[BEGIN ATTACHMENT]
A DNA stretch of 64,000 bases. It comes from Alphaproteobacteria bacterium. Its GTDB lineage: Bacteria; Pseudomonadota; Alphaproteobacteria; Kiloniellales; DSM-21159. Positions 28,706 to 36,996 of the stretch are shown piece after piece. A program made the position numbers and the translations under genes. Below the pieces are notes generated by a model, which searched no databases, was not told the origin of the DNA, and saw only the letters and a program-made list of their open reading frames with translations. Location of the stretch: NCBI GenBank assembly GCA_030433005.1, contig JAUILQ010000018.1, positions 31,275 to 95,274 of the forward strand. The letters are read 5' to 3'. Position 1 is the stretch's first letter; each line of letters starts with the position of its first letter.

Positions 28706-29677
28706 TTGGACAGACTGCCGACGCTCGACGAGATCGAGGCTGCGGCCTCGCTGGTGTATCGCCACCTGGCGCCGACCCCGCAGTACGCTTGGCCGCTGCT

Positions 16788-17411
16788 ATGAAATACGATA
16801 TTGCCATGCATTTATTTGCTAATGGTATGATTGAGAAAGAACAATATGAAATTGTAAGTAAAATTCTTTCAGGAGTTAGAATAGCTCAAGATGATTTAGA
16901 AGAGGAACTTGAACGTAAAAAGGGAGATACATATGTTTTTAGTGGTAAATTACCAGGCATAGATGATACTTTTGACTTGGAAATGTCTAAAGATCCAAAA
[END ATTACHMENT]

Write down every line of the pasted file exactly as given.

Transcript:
A DNA stretch of 64,000 bases. It comes from Alphaproteobacteria bacterium. Its GTDB lineage: Bacteria; Pseudomonadota; Alphaproteobacteria; Kiloniellales; DSM-21159. Positions 28,706 to 36,996 of the stretch are shown piece after piece. A program made the position numbers and the translations under genes. Below the pieces are notes generated by a model, which searched no databases, was not told the origin of the DNA, and saw only the letters and a program-made list of their open reading frames with translations. Location of the stretch: NCBI GenBank assembly GCA_030433005.1, contig JAUILQ010000018.1, positions 31,275 to 95,274 of the forward strand. The letters are read 5' to 3'. Position 1 is the stretch's first letter; each line of letters starts with the position of its first letter.

Positions 28706-29677
28706 TTGGACAGACTGCCGACGCTCGACGAGATCGAGGCTGCGGCCTCGCTGGTGTATCGCCACCTGGCGCCGACCCCGCAGTACGCTTGGCCGCTGCT

Positions 16788-17411
16788 ATGAAATACGATA
16801 TTGCCATGCATTTATTTGCTAATGGTATGATTGAGAAAGAACAATATGAAATTGTAAGTAAAATTCTTTCAGGAGTTAGAATAGCTCAAGATGATTTAGA
16901 AGAGGAACTTGAACGTAAAAAGGGAGATACATATGTTTTTAGTGGTAAATTACCAGGCATAGATGATACTTTTGACTTGGAAATGTCTAAAGATCCAAAA